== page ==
Run, Mann, Run! is a rather predictable story with an unpredictable end, that is if you haven’t guessed it halfway through. While it is well-written and fairly gripping, I wouldn’t recommend it as a must-read.

So, does anyone know who James Keenan is?


  1. Prashant, You have made me curious about this author. I had never heard of him, but a bit of internet hopping showed the following.

    James Keenan was the author of one nonfiction book (SELF HELP THROUGH HYPNOSIS) and the coauthor of another (ACUPUNCTURE AND YOUR HEALTH). Both were published in 1974 by a publishing house based in Chatsworth, California, as was RUN, MANN, RUN!

    Another site noted that "J. J. Montague" was a pen name of James Keenan. Montague had at least six titles published by various publishing houses, all based in Chatsworth, California, between 1974 and 1975. The most noted of these books were at least three in the "Black Swan" spy series. The Black Swan was female spy Shauna Bishop who used sex to accomplish her missions. (Around that time, there were a lot of similar paperback series copied from a formula set down by Ted Marks and his "Man from O.R.G.Y." series; the "Cherry Delight" series written under the house name of "Rod Gray" is probably the best-known series of this ilk using a female spy.)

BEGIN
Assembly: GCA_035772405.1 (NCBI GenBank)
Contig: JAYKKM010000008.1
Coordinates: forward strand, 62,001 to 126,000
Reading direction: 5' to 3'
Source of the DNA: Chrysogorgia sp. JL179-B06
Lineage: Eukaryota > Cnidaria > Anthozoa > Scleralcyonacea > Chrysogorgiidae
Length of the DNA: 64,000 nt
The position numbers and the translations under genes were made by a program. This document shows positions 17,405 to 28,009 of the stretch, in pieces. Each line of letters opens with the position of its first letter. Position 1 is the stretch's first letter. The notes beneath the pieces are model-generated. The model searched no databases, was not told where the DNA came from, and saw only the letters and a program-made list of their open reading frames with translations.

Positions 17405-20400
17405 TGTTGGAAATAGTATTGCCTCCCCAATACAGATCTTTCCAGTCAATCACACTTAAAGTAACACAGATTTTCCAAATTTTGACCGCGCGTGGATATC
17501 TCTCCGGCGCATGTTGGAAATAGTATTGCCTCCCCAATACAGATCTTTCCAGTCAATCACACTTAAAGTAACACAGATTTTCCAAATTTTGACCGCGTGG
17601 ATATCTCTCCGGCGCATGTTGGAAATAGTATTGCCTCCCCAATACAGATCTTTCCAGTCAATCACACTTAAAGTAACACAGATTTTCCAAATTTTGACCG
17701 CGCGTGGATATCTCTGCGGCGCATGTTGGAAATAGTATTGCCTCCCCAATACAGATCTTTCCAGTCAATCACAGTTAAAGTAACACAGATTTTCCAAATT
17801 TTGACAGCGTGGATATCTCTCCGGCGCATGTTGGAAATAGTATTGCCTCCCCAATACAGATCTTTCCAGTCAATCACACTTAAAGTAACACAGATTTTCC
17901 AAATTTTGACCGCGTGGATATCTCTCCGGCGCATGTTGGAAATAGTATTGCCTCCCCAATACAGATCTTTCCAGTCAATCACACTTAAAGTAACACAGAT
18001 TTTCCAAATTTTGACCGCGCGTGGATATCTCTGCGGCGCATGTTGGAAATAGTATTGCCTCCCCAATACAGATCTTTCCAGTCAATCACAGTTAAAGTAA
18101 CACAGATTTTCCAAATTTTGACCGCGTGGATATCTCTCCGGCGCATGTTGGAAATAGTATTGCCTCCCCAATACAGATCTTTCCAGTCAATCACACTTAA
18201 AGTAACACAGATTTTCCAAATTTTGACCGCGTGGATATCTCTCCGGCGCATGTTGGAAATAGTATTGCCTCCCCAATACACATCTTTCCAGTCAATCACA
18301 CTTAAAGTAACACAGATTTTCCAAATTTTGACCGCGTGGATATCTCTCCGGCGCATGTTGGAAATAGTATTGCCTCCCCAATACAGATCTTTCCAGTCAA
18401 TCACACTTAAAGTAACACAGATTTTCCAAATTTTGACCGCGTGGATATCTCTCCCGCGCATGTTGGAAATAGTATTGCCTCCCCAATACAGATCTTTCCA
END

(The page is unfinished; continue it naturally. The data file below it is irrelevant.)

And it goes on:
Anyway, the three books that definitely belong to the Black Swan/Shauna Bishop series are THE CHINESE KISS (1974), THE CONG KISS (1974), and THE FRENCH KISS (1974).

    From the title, a fourth book (THE JUDAS KISS, 1975) may well be part of that series.

    The remaining two books, THE SWEET TASTE OF SHERRY (1975) and THE GIRLS CAME C.O.D. (1975), also seem to be sex novels. In fact, THE GIRLS CAME C.O.D. was published under the Brandon House imprint, one well-known for sex novels.

    Of course, "J. J. Montague" may well have been a house name used by various authors, but there is a definite link between the six books published under that name and the three published under the James Keenan name.

    All the above leads me to believe that Keenan was a free-lance writer taking any work that came his way.